Blume’s book seem to uncover very urgent topics that can be interesting and provoking for middle school students, but the identified stories provide a valuable experience in challenges that each teenage might face. Blume’s life does not look similar to the life of other famous contemporary writers.
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She is a model wife and mother and she always has time for herself. Therefore, her books are about real thing that happen around her (Jane, 2008; Redmond, 1982). In the class, it is possible to talk about such urgent problems as bullying that is vividly described in Blume’s novel called Blubber. Though the story provides negative consequences of bullying and teasing, the role of a teacher is to make students understand how to behave and communicate in the classroom setting and outside it.
Blume’s literary works often explore very challenging topics, including growing up, puberty, racism, and generation gap problems. All these problems must be discussed for children to realize that these periods can be experienced by every child and there is no reason for giving up in critical situations. In particular, a teacher can discuss race discrimination and identity conflicts in the story called Iggie’s House (Blume, 1970).
Hence, DEAR activity is an important activity for students to understand how reading can help them realize important things. For instance, students can divide in pairs and choose a passage of the book.
One student chooses a passage that he/she has already read whereas another student should read this passage and retell it to his/her neighbor. Deenie is another story where the emphasis is placed on growing up and understanding the surrounding world (Blume 1991). Students can also be provided with passage to read aloud and understand the content.
Teachers can choose a specific passage from Blume’s work called It’s Not the End of the World and pose a number of questions that have been prepared before. For instance, it is possible to ask a student to read the following quote: “Suppose there aren’t any more A+ days once you get to be twelve? Wouldn’t that be something! To spend the rest of your life looking for an A+ day and not finding it” (Blume, 2002, p. 185). Using this quote, a teacher can provoke students’ imagination and deliberate on the situations when grades not important.
Subject Area Activities
While reading Blume’s stories, three major topic can be explored – adolescence, growing up, and coming of age (Redmond, 1982). All these subjects can be studied while reading the identified stories.
Hence, Blume’s (1974) Blubber reveals a contemporary problem of searching for identity and following stereotypes. Based on the example of the story, a teacher can encourage students to make conclusions that bullying is an attempt to conceal personal disadvantages (Garber, 1984). In fact, they should not be afraid of accepting personal weaknesses.
Stereotypic thinking can also be eliminated while reading the story called Iggie’s House where the problem of racial discrimination is explicitly explored (Blume, 1970). Teachers can address this story to make students’ understand that each person has equal rights irrespective of their appearances.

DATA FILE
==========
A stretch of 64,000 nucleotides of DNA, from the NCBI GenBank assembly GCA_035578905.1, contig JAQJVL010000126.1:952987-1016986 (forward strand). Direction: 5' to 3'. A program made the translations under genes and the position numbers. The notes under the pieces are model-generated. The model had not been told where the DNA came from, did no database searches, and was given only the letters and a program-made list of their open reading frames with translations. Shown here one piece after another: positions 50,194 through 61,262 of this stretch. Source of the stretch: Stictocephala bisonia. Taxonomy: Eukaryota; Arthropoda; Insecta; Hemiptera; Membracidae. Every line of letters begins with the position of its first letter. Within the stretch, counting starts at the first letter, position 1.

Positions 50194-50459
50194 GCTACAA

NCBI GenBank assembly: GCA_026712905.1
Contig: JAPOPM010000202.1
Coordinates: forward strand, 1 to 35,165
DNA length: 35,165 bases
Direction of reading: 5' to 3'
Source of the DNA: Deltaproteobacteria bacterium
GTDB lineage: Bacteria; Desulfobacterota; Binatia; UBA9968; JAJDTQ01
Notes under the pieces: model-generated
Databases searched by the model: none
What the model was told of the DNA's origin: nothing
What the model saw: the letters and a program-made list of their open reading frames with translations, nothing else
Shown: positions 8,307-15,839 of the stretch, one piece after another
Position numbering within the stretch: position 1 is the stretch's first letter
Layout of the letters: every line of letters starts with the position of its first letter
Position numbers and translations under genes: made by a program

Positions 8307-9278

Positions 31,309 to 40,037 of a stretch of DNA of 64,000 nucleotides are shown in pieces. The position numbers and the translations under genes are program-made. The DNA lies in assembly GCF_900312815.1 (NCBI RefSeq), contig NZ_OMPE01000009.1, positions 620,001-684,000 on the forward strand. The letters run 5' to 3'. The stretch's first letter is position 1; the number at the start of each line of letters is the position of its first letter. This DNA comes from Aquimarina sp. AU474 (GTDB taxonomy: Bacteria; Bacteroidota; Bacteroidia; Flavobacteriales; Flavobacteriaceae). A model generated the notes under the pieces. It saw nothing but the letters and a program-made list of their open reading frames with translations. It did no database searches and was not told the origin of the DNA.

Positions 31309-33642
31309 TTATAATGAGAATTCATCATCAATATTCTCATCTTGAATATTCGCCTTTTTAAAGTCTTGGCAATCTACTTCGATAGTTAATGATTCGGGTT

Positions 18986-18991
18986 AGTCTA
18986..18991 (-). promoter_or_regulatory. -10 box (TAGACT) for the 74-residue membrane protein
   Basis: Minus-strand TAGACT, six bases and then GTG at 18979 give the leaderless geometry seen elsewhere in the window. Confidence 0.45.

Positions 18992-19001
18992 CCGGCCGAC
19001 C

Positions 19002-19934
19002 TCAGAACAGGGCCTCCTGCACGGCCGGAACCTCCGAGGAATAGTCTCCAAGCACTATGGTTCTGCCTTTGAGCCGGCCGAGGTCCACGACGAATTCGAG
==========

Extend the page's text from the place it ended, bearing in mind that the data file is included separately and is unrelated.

Finally, Blume’s (2002) It is not the End of the World introduces a positive insights into complex relations in an ordinary family where the main heroines strives to look at the world positively and hopes that it is not the end for her becoming happy. At the same time, conflicts within a family makes Karen feel uncomfortable about the idea of getting married. She believes that marriage makes people suffering.
However, the task of a teacher is to explain that divorce is the matter of adults and it should not affect children’s view on future family relations (Conner, 1972). They are not to be blamed for parents’ mistakes. Similar to the heroine, there is another young adult novel called Tiger’s Eyes where the author account a story about a teenage girl who lost her farther and who strive to overcome her grief and go on living further. This can also be discussed in class (Blume, 1982).
While discussing the reading, students should make up dialogues on the highlighted topic so that a teacher can understand how well the topic is conceived.
Writing down theses and ideas
Notes making is a powerful tool to developing critical thinking skills because students can visualize specific concepts read in the novel. Besides, it is advisable to write down chains of ideas on separate sheets of paper for students to arrange those in an appropriate manner.
Making up questions to the content of the stories is also a valuable tool for understanding the main ideas and themes discussed. In such a manner, students can clarify the aspects that seem to be ambiguous in the course of reading. Asking questions to other students can generate a more fruitful discussion.
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All these activities can be implemented while reading the book mentioned above to demonstrate middle school students that they should not be afraid about their problems and concerns.
Blume, J. (1970). Iggie’s House. US:Yearling.
Blume, J. (1974). Blubber. US: ABC-CLIO.
Blume, J. (1982). Tiger’s eyes. US: Laurel Leaf.
Blume, J. (1991). Deenie. US: Laurel Leaf.
Blume, J. (2002). It’s Not the End of the World. US: Atheneum/Richard Jackson Books.
Conner, J. W. (1972). It’s not the End of the World by Judy Blume. The English Journal, 61(6), 936-937.
Garber, S. M. (1984). Judy Blume: New Classicism for Kids. The English Journal. 73 (4), 56-59.
Jones, J. (2008). Judy Blume: Fearless Storyteller for Teens. US: Enslow Publishers.
Redmond, J. K. (1982). Young Adult Literature: Is There Life after Judy Blume? The English Journal. 71(3), 92-94.